The possibilities of the traditional descriptive approach to the problem of the frontal zones are not exhausted yet. Many regions of the World Ocean have not been actually explored, even within the limits of this approach, or the information about them remains fragmentary and not systematized. The investigation of the Norwegian, Greenland, Barents, and Bering seas (Fig. 1) has been going on since the end of 19th century. A great amount of field observations has been collected (the Subarctic seas are among the best explored regions of the World Ocean).

Subarctic Basehttp://www.lib.utexas.edu/maps/islands_oceans_ poles/arctic_region_2000.jpg)."/>
Fig. 1. The Arctic Ocean and Subarctic Seas (http://www.lib.utexas.edu/maps/islands_oceans_ poles/arctic_region_2000.jpg).

Many descriptions of their background hydrology are available but, unfortunately, the information about the characteristics of the fronts remains very fragmentary. Still, the existing observations constitute a rich data base to construct a useful depiction of these fronts - which, within the water area of the Norwegian, Greenland and Barents seas are part of the climatic North Polar Frontal Zone (denoted NPFZ in the following) - even within the limits of the traditional hydrological approach.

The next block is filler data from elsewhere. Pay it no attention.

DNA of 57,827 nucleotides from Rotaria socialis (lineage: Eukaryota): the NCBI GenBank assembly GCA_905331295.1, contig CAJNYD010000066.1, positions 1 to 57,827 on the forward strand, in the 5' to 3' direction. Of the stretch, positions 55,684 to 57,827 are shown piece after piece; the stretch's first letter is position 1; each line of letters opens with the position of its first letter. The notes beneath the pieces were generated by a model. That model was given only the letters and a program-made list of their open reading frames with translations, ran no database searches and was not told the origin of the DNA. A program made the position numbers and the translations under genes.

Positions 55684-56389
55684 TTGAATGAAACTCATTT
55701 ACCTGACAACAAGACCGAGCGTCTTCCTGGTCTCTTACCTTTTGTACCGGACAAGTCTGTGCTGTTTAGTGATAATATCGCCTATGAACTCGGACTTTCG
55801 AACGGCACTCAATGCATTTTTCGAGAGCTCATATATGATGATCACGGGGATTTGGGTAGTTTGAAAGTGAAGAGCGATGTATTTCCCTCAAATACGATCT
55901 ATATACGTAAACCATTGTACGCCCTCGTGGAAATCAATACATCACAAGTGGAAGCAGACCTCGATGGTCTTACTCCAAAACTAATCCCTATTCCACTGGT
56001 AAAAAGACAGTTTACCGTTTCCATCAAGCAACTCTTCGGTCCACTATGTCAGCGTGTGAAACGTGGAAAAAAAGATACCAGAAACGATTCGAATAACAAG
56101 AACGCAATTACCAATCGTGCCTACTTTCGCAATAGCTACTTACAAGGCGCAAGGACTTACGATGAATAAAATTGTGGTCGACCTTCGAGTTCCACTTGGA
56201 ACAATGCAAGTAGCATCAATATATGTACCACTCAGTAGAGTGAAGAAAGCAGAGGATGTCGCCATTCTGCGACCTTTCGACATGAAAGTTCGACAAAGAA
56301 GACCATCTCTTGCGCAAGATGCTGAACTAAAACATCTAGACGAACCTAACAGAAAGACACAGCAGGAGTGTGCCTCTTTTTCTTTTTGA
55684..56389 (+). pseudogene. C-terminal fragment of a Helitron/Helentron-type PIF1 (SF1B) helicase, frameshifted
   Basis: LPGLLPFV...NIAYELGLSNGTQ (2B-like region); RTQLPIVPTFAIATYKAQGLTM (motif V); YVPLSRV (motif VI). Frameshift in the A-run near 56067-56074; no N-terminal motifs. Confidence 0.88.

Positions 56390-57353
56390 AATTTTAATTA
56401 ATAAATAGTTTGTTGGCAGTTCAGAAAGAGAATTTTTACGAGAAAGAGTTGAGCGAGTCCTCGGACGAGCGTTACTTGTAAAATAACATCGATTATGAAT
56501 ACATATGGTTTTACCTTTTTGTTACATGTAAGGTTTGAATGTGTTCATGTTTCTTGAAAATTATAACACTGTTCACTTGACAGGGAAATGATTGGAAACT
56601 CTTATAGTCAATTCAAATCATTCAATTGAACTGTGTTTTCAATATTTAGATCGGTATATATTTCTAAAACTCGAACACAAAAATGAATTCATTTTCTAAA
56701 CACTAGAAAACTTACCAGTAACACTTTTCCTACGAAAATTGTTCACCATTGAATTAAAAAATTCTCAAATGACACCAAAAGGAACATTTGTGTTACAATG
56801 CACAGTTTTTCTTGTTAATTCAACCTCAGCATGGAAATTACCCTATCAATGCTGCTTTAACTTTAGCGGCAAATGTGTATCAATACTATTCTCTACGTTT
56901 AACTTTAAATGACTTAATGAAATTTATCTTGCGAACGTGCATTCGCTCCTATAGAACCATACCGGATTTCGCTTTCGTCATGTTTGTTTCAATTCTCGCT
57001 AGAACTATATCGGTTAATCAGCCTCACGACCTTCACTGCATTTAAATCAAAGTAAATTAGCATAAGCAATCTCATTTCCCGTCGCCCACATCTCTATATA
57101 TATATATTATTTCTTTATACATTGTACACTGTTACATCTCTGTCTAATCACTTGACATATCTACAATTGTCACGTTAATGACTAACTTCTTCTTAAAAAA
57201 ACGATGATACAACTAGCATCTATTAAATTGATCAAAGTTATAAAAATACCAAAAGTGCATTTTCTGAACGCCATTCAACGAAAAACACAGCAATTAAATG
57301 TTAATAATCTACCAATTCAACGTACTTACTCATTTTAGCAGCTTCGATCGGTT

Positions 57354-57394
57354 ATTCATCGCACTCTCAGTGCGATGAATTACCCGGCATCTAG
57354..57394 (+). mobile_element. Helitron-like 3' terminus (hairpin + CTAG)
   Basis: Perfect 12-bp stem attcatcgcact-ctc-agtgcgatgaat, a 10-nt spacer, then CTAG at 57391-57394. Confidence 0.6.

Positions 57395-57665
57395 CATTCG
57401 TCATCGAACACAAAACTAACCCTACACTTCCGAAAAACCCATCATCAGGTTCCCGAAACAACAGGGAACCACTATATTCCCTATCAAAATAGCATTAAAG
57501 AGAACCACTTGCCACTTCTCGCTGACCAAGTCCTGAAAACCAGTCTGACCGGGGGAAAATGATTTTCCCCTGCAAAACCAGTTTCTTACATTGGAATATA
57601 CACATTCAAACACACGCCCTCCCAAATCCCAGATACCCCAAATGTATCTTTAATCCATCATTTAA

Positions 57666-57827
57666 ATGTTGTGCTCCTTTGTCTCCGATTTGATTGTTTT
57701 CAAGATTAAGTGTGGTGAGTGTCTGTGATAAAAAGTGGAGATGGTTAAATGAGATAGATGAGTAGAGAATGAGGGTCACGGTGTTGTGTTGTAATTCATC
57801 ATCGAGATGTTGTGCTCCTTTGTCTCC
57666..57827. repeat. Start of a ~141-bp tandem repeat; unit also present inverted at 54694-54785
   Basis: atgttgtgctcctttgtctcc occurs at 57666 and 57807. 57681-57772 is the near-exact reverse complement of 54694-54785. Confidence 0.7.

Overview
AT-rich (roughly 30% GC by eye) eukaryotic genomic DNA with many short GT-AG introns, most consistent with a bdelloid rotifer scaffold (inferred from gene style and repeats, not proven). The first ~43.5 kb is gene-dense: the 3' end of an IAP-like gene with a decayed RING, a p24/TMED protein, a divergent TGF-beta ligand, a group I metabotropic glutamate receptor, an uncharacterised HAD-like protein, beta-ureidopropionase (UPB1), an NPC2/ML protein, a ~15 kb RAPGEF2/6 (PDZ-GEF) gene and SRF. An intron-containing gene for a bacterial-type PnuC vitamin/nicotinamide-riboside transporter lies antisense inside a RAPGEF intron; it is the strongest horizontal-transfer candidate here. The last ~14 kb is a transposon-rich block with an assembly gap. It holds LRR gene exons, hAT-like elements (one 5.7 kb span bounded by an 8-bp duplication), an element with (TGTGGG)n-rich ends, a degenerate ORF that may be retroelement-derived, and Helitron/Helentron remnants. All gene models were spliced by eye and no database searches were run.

This review presents the systematization and brief description of accumulated knowledge on oceanic fronts in the Norwegian, Greenland, Barents, and Bering seas, and it is partly based on the book by V.B. Rodionov and A.G. Kostianoy "Oceanic Fronts of the North-European Basin Seas" published in Russian edition in 1998 (Rodionov and Kostianoy 1998) and "Physical Oceanography of Frontal Zones in the Subarctic Seas" by A.G. Kostianoy, J.C.J. Nihoul and V.B. Rodionov published in Elsevier in 2004 (Kostianoy et al. 2004). This work was based on the numerous observational data, collected by the authors during special sea experiments directed to the investigation of physical processes and phenomena inside certain parts of the NPFZ and in the northern part of the Bering Sea, on archive data of the USSR Hydrometeocenter and other research institutions, as well as on a wide scientific literature published in Russian and Western editions. The books contain general information on the oceanic fronts of the Subarctic seas, brief history of their investigation, state of the knowledge, as well as detailed description of the thermohaline structure of all frontal zones in the Norwegian, Greenland, Barents, and Bering seas and of neighbouring fronts of Arctic and coastal origins. Special attention was given to the study of the multifrontal character of the NPFZ and of peculiarities of its internal structure at different sections, to the description of diverse oceanic features observed in the NPFZ, as well as to some characteristics of the horizontal and vertical fine structure of hydrophysical fields in the NPFZ. Observations were completed by the results of the numerical modeling of the northern Bering Sea where an extensive survey was carried out for 5 years in the scope of the NSF ISHTAR Program (Walsh et al. 1989). The main features of the northern Bering Sea's summer ecohydrodynamics were investigated with the help of three-dimensional direct and inverse models developed at the GeoHydro-dynamics and Environment Research Laboratory (GHER) of the University of Liege, Belgium (Nihoul 1986, 1993).